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  11. I have made really great injera! I adopted it from a recipe from Wikipedia, of all places. I served it at a Somalian-themed fundraising dinner, and everybody asked for seconds.

    They call it canjeero in Somalia. Here it is:

    110 g (4 oz) millet grits
    250 g (2 oz) plain flour
    1 teaspoon dried active yeast

    Buzz the millet in the food processor until very fine (my food processor did not get the millet that fine, but the bread had crunchy bits. not a problem, still tasty). Mix everything together with enough lukewarm water to produce a pourable batter. Cover with a damp cloth and leave in warm place to ferment. I left mine for about 24 hours. It will expand to unbelievable heights and you wait till it collapses to start the next step.
    Fry in a cast-iron skillet with a bit of oil, giving the pan a shake to thin out the pancakes, sort of like you do with crepes. Some of mine were really nice, round, and pretty, others a little demented, but they were all SO good. The original recipe said not to flip them, but I did. I think that's why they were slightly more crispy than the restaurant-made type.

    Let me know how it goes if you decide to try it! I tweeted you a picture.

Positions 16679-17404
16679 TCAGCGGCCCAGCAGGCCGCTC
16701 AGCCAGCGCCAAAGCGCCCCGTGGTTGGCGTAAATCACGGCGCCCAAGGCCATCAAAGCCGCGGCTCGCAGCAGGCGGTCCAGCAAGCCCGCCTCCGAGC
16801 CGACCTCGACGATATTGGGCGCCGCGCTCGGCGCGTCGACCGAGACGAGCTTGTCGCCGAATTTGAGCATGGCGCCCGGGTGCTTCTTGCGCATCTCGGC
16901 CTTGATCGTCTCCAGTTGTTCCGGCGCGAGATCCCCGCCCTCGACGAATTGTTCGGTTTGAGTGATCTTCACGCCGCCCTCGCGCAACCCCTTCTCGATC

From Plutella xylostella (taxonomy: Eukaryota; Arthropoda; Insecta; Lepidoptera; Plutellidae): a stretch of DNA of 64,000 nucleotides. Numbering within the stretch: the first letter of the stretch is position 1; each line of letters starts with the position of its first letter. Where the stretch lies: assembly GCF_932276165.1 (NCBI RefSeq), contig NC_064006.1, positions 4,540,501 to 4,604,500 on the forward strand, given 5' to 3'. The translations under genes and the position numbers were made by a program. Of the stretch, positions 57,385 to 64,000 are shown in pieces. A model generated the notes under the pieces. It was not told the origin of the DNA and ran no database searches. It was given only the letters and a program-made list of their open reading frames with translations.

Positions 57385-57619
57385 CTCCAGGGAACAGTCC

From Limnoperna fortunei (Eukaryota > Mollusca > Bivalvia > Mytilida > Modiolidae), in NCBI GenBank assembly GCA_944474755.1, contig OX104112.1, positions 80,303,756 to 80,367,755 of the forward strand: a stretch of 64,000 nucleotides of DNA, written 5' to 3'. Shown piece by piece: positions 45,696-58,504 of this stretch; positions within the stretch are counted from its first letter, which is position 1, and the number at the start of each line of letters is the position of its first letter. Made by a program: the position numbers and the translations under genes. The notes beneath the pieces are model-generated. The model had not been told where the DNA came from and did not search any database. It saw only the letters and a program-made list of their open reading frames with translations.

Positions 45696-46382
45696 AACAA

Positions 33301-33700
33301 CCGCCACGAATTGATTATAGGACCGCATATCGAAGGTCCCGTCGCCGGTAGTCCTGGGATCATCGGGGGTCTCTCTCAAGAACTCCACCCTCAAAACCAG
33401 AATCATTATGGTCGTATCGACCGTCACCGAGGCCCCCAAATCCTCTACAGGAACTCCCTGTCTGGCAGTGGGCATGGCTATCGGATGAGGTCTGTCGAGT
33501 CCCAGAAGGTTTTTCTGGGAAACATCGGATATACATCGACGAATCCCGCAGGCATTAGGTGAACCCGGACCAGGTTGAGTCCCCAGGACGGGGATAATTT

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  12. MemeGRL -- golden!
    Genna -- I'm making that, asap.

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  13. I forgot-you also have to salt the injera to taste!

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  14. Jennifer I have a suggestion about old family recipes. The daughter of a friend of mine who was learning to cook was failing terribly. New cookbook recipes usually came out ok but her gr.gr. grandmothers personal handwritten cookbook recipes were dismal failures.In the middle of one of those failures she told me (at least grandmama had a sense of humor". When I asked her why she thought that she said "she puts a teaspoon of bull sh*t in everything!" I thought she was kidding but she wasn't. When I asked her to read the recipes to me, she didn't know little t's meant tspoon and cap T's meant tblespoon! She went with what she thought! I thought maybe you could do a little blog on our shorthand for ingredients in recipes especially our grandparent's. Thanks

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  15. "What is also odd is that my family ate it without complaint. I have beaten them into complete culinary submission. Not sure how I feel about that."

    This is one of the funniest passages that I've seen on the internet, and perfectly describes my puzzlement when my husband occasionally consumes something that is terrible.